And while there have been a hell of a lot of different versions of the Avengers over the years, isn’t it kind of telling that they went with Cap/Thor/Hulk/Iron Man in the movie — a pretty close facsimile of the original team?  (Technically in the comics Ant-Man and Wasp were on the team, Hulk left after #1, and Cap didn’t show up until #4, but again, pretty close.)

    We’re not talking about a minor change like “Tony Stark’s origin now takes place in Afghanistan instead of Vietnam.”  We’re talking about a change more along the lines of “Tony Stark’s origin now takes place in OUTER SPACE.”

  12. God may have created us and love us, but he doesn’t get quite as riled up as we do when he smites a few thousand of us. I imagine being a story creator has about the same mentality.

  13. Maybe he loves chesty women and corny dialog….

    O wait, he created TMNT?  Yes, that is exactly what it is.

    1. I’ve never really thought of TMNT as being a comic about “chesty women”.

      Which isn’t to say Eastman DOESN’T love chesty women.  He made Heavy Metal 2000, after all.  An entire direct-to-video movie about his former Penthouse Pet of the Year wife.

      1.  Maybe my memory of April from the TV cartoon was not representative of the source material.  but on the show she seemed to always be in a partially unzipped yellow jumpsuit, with heaving bosoms.

  14. I can’t believe the origin story of turtles who are mutants and teenagers and who are ninjas has been changed. Who will believe it now? 

    1.  Oh for fuck’s sake.

      Really, dude?  You wanna be THAT guy?  The guy who pulls a “Well the premise is fiction, therefore you can NEVER CRITICIZE ANYTHING ABOUT IT” response?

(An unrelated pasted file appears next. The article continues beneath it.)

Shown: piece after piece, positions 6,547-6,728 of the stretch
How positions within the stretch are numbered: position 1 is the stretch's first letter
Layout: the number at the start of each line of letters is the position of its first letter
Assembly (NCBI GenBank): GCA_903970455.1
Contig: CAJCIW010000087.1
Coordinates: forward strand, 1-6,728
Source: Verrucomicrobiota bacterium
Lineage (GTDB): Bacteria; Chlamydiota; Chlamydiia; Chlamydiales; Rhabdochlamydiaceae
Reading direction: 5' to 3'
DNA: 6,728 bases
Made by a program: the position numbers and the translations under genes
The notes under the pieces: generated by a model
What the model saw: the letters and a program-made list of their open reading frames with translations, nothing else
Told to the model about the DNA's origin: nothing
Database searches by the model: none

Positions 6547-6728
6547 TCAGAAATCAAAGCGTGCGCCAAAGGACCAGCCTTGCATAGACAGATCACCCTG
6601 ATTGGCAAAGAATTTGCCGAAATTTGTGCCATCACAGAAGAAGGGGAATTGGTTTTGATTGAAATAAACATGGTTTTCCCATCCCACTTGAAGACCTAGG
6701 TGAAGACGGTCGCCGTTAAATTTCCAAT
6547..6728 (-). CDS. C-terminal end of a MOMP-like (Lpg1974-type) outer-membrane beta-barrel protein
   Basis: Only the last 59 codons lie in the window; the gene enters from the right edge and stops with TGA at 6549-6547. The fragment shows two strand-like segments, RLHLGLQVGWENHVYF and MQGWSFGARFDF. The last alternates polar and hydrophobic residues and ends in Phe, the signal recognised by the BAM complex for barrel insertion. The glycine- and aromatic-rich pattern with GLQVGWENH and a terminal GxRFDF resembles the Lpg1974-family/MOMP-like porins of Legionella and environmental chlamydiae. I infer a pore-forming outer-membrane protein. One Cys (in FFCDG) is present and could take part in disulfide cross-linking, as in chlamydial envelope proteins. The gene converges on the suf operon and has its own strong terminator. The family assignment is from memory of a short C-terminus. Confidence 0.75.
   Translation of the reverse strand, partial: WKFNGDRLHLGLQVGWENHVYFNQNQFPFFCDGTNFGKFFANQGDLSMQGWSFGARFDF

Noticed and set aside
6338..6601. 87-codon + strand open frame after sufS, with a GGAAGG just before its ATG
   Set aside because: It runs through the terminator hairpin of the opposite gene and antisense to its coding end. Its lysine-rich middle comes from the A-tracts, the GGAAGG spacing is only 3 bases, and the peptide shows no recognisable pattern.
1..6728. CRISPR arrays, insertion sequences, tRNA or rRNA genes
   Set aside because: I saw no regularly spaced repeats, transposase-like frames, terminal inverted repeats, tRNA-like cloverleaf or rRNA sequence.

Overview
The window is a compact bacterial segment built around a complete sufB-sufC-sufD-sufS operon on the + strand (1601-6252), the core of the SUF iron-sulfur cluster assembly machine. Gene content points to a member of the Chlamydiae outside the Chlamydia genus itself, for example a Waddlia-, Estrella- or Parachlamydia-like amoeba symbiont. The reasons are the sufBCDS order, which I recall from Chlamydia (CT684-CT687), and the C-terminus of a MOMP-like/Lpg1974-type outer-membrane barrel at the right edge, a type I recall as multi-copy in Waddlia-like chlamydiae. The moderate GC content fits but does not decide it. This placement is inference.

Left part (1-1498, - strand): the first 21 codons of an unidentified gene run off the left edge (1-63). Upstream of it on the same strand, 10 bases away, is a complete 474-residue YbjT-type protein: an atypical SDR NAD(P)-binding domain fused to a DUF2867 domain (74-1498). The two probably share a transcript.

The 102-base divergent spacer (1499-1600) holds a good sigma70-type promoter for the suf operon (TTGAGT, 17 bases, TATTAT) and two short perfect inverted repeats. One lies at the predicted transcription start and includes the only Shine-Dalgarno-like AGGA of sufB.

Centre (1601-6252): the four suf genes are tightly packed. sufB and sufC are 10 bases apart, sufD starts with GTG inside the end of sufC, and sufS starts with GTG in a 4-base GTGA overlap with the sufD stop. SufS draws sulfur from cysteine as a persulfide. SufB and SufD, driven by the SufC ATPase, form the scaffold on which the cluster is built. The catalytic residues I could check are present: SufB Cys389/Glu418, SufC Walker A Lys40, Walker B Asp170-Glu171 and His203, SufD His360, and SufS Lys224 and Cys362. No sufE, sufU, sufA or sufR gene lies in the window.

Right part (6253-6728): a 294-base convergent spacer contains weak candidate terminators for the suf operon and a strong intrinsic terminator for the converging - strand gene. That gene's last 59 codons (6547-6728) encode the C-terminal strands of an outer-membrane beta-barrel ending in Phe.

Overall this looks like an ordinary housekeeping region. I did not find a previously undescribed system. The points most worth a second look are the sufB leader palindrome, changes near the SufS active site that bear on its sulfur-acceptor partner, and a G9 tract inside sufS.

1.  Are you pretending not to perceive Evan’s Irony to be Ironic?  Because if you are I am completely seeming to fail to perceive your intended irony in an attempt to make my internet blog comment more ironic.  Like totally.

  15. scooped this over a month ago, here’s the unedited chat with Kevin Eastman about the movie, Bay, and everything else

  16. Honestly, Michael Bay is probably well suited to do a TMNT movie. It may be the subject of fond memories but it´s not exactly demanding material.

  17. Wait a sec, I’ve just thought of something.

    Is it possible that the rewritten origin could be an attempt at an end run around reversion?

    Like, am I correct in assuming that Eastman and Laird (or their heirs) are entitled to regain the TMNT copyrights 56 years after original publication (ie in 2040), but that Paramount will retain all the trademarks?

    So this could hypothetically mean that, come 2040, the creators/heirs reclaim the rights to the ORIGINAL version of the Turtles…but that Paramount still owns these alien Turtles, as distinct characters.

    (Doesn’t seem inconceivable to me that they’d be considered distinct characters; the original Superboy is legally distinct from Superman even though he’s just Superman as a boy, and Wolfman’s case for the Blade rights ended in a judgement that the character was so substantially changed between his original pitch and the published version as to be an entirely different character.)

    Course, it could be I’m overthinking this and Bay just wants to do another movie based on an alien invasion by a popular 1980’s toy/cartoon property.

  18. Right… the guy who turned Metal Hurlant into a trashy paean to his skeezy car-show model (now) ex-wife is down with the Turtle reboot, so relax. He’s an authority on turning great culture into shit, so take his word for it. This is totally different from every other awful adaptation of his one-note gag franchise… because Michael Bay.

    1. I didn’t like Heavy Metal 2000 either (who did, besides Eastman and Strain?), but he’s done some good things with the property too.

      I also don’t see TMNT as a “one-note gag franchise”; while the title’s a joke and the first issue made a bunch of Frank Miller refs, I think they got that stuff out of their system pretty fast and played the premise mostly straight.

      And for my money there have been good adaptations of it and bad ones.  Like with anything.